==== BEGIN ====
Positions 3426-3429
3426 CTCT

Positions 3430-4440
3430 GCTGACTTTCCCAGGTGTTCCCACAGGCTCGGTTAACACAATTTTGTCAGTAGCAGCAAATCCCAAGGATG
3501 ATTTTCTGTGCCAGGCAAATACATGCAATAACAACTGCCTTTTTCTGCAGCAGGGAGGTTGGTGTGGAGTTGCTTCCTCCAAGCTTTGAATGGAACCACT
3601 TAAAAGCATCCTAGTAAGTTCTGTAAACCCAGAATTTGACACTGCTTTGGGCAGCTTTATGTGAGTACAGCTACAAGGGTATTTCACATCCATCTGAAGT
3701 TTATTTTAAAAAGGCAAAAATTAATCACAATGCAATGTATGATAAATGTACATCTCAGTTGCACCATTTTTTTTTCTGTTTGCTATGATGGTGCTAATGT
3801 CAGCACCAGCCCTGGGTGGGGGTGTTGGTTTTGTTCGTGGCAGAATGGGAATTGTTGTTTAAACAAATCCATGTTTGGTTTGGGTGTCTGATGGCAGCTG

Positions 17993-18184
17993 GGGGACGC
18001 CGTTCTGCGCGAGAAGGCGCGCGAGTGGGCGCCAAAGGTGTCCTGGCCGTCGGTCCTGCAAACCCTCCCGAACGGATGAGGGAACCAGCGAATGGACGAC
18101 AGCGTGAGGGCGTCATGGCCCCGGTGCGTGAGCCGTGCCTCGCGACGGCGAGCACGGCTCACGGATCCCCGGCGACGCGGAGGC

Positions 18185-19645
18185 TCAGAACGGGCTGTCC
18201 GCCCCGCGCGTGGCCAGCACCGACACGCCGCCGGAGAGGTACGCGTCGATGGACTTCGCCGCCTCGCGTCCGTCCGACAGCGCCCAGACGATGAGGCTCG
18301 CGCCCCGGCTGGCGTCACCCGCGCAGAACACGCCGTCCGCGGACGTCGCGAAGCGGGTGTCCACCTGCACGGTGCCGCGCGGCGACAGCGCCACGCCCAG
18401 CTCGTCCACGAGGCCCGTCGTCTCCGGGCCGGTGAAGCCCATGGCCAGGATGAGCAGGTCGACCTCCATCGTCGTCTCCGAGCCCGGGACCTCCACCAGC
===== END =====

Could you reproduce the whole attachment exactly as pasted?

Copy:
Positions 3426-3429
3426 CTCT

Positions 3430-4440
3430 GCTGACTTTCCCAGGTGTTCCCACAGGCTCGGTTAACACAATTTTGTCAGTAGCAGCAAATCCCAAGGATG
3501 ATTTTCTGTGCCAGGCAAATACATGCAATAACAACTGCCTTTTTCTGCAGCAGGGAGGTTGGTGTGGAGTTGCTTCCTCCAAGCTTTGAATGGAACCACT
3601 TAAAAGCATCCTAGTAAGTTCTGTAAACCCAGAATTTGACACTGCTTTGGGCAGCTTTATGTGAGTACAGCTACAAGGGTATTTCACATCCATCTGAAGT
3701 TTATTTTAAAAAGGCAAAAATTAATCACAATGCAATGTATGATAAATGTACATCTCAGTTGCACCATTTTTTTTTCTGTTTGCTATGATGGTGCTAATGT
3801 CAGCACCAGCCCTGGGTGGGGGTGTTGGTTTTGTTCGTGGCAGAATGGGAATTGTTGTTTAAACAAATCCATGTTTGGTTTGGGTGTCTGATGGCAGCTG

Positions 17993-18184
17993 GGGGACGC
18001 CGTTCTGCGCGAGAAGGCGCGCGAGTGGGCGCCAAAGGTGTCCTGGCCGTCGGTCCTGCAAACCCTCCCGAACGGATGAGGGAACCAGCGAATGGACGAC
18101 AGCGTGAGGGCGTCATGGCCCCGGTGCGTGAGCCGTGCCTCGCGACGGCGAGCACGGCTCACGGATCCCCGGCGACGCGGAGGC

Positions 18185-19645
18185 TCAGAACGGGCTGTCC
18201 GCCCCGCGCGTGGCCAGCACCGACACGCCGCCGGAGAGGTACGCGTCGATGGACTTCGCCGCCTCGCGTCCGTCCGACAGCGCCCAGACGATGAGGCTCG
18301 CGCCCCGGCTGGCGTCACCCGCGCAGAACACGCCGTCCGCGGACGTCGCGAAGCGGGTGTCCACCTGCACGGTGCCGCGCGGCGACAGCGCCACGCCCAG
18401 CTCGTCCACGAGGCCCGTCGTCTCCGGGCCGGTGAAGCCCATGGCCAGGATGAGCAGGTCGACCTCCATCGTCGTCTCCGAGCCCGGGACCTCCACCAGC